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Video appears to show motorist had hands up before marshals killed boy

MARKSVILLE, La. -- Footage from a police body camera appears to show that the father of a 6-year-old autistic boy had his hands in the air before city marshals opened fire, severely wounding the motorist and killing the boy, CBS News has learned from a law enforcement source.

The head of the Louisiana State Police earlier said that video of the shooting is one of the most disturbing things he's ever seen, CBS News' David Begnaud reported.

"This was not a threatening situation for the police," Mark Jeansonne, the attorney for Chris Few, told the Associated Press after a closed hearing for the marshals.

Few remained hospitalized, and he was unable to attend the family's funeral for his son, 6-year-old Jeremy Mardis.

The judge ordered both held on $1 million bond. Derrick Stafford, 32, of Mansura and Derrick Greenhouse Jr., 23, of Marksville each is charged with second-degree murder and attempted second-degree murder.

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Photos released by the Louisiana State Police show Norris Greenhouse Jr., left, and Lt. Derrick Stafford. Louisiana State Police

The lawyer said he still hasn't seen the video, but its contents were described to the judge during the hearing.

Jeansonne also said that while Few's condition is improving, he has not yet been told that his son died at the scene.

State police declined to comment, citing the ongoing investigation.

Also Monday, District Attorney Charles A. Riddle recused himself from the case, because one of his top assistant prosecutors is the father of Greenhouse. The case is "not good for any of us," Riddle said.

The state attorney general's officer will take over the prosecution.

The possibility that the officers could post bond and be released Monday, despite the murder charges, didn't sit well with some townspeople who gathered outside the jail.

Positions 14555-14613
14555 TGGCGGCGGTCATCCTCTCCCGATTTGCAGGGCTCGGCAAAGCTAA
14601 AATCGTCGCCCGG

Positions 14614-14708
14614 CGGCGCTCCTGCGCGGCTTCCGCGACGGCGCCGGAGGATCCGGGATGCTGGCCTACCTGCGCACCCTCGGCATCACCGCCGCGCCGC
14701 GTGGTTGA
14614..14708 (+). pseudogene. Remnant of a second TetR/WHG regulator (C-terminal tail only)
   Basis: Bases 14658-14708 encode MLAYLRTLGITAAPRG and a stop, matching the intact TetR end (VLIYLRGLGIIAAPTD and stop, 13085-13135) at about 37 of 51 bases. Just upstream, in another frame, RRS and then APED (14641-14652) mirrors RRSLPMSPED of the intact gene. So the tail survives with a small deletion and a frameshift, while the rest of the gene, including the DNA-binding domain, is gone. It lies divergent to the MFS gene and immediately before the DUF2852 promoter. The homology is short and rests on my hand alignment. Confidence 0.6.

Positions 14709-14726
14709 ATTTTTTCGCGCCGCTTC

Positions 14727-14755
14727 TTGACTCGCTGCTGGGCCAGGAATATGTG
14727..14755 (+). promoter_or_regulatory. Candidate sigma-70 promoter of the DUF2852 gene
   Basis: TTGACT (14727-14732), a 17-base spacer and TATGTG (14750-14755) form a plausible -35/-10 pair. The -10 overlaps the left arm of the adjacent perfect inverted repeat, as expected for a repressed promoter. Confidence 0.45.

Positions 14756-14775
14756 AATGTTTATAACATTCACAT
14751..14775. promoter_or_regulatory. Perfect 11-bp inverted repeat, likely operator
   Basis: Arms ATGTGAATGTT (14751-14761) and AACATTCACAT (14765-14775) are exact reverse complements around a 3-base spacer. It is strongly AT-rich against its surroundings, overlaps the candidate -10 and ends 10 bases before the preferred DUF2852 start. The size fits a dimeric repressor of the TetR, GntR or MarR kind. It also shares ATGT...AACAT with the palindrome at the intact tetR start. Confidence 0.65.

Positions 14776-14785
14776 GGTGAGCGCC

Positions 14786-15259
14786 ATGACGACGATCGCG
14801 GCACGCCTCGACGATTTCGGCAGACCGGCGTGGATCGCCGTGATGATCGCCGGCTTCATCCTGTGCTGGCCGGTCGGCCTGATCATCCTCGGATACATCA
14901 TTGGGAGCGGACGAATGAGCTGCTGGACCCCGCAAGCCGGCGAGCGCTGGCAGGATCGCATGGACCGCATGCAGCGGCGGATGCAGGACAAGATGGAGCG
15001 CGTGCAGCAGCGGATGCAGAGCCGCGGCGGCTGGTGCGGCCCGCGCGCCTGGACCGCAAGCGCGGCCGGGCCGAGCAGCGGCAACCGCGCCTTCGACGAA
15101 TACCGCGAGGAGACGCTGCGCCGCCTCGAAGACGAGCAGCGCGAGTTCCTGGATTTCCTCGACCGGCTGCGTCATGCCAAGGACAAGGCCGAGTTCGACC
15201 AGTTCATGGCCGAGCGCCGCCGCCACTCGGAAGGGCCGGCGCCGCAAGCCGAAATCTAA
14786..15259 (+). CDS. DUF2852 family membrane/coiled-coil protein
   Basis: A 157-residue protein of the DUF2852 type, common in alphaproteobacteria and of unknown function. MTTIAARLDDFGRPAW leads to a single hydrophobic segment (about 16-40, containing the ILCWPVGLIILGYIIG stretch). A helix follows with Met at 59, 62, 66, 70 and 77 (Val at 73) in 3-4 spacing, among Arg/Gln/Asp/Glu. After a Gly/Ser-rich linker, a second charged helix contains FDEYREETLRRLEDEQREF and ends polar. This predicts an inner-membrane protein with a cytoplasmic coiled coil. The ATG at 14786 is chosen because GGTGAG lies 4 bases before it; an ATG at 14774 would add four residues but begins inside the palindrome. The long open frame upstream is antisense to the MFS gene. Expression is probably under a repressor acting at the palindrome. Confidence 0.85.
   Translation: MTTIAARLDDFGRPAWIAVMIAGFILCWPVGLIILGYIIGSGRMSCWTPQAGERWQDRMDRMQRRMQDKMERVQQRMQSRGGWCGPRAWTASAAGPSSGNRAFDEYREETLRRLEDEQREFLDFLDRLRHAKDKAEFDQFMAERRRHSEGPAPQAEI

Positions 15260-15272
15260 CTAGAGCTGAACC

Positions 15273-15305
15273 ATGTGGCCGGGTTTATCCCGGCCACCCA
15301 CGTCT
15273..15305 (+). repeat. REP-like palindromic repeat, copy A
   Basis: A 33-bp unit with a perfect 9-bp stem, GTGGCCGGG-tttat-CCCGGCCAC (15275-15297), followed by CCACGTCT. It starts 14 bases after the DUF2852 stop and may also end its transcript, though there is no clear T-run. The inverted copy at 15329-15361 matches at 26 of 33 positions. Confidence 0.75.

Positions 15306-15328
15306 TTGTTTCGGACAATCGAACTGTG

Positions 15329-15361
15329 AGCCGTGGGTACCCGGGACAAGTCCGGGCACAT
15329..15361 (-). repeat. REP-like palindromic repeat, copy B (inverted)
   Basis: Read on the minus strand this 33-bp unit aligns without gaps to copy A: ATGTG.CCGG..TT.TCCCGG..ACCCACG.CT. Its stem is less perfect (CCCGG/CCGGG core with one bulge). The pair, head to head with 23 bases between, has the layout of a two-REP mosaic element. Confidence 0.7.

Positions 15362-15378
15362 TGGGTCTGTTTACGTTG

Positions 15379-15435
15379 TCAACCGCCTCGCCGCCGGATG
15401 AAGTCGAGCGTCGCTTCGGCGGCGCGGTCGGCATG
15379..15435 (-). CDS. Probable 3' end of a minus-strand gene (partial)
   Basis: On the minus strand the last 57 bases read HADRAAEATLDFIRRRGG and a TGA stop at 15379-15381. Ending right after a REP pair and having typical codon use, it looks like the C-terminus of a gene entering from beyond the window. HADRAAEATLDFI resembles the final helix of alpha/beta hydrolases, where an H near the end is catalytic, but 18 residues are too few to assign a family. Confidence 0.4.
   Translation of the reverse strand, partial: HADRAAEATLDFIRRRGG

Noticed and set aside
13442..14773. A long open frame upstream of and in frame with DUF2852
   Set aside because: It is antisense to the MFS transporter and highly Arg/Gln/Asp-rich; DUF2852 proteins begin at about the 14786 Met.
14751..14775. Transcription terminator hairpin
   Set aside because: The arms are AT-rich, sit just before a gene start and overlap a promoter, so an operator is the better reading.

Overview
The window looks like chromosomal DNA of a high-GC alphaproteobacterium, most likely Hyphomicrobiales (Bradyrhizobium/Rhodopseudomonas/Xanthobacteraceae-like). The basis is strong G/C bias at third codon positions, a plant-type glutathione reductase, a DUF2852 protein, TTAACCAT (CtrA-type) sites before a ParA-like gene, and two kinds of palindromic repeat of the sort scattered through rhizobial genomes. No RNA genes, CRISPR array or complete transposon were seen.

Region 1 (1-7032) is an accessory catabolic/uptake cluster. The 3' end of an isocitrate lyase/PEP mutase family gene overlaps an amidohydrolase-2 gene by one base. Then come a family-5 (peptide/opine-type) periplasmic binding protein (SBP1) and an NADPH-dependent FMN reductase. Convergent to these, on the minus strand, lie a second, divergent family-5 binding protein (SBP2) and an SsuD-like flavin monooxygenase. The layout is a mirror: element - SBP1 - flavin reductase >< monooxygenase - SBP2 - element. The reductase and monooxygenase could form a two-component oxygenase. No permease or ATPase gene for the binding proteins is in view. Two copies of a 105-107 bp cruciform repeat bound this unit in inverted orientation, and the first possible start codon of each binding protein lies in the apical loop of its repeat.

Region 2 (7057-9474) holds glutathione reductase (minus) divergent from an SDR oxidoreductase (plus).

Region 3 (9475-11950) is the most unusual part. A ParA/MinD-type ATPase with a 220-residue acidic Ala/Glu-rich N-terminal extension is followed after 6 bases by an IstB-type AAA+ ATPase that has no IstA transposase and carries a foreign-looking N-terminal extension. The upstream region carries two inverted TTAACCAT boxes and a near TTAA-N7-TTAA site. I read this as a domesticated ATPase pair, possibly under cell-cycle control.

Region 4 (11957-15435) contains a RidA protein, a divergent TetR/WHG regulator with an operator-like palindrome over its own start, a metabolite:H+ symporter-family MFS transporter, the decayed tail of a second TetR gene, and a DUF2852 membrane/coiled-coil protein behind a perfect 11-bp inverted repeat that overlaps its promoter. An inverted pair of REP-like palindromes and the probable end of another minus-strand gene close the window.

"This child couldn't hurt a fly and his life is gone. I feel justice was not served," said Latasha Murray.

Louisiana officers charged with killing autistic boy in chase

Louisiana State Police announced late Friday that they had arrested the two marshals. The case raised questions almost immediately. Initial reports suggested the marshals were serving a warrant on Few when the shooting happened, but Louisiana's state police chief, Col. Mike Edmonson, said there was no evidence a warrant was issued, and no gun was found on the scene.

Stafford is a full-time lieutenant with the Marksville Police Department; Greenhouse is a full-time city marshal. Both were working part time as deputy marshals in Marksville's Ward 2 Tuesday when they allegedly opened fire on Few's car.

Investigators have been reviewing forensics evidence, 911 calls and body camera footage. They have not released the footage or the calls, but Edmonson described the body camera footage at a news conference Friday as "the most disturbing thing I've seen." He added that the boy had died while still buckled into his seat in the car.

Jeremy Mardis was mourned Monday at his funeral in Hattiesburg, Mississippi, where he lived before moving with his father recently to Louisiana.

Outside the funeral home, Anita Bonnette, the assistant principal from Lafargue Elementary School in Effie, Louisiana, said the school brought in a crisis team to counsel Jeremy's classmates and teachers.

"He was just a very sweet loving little boy who enjoyed being at school and enjoyed his friends," she said.

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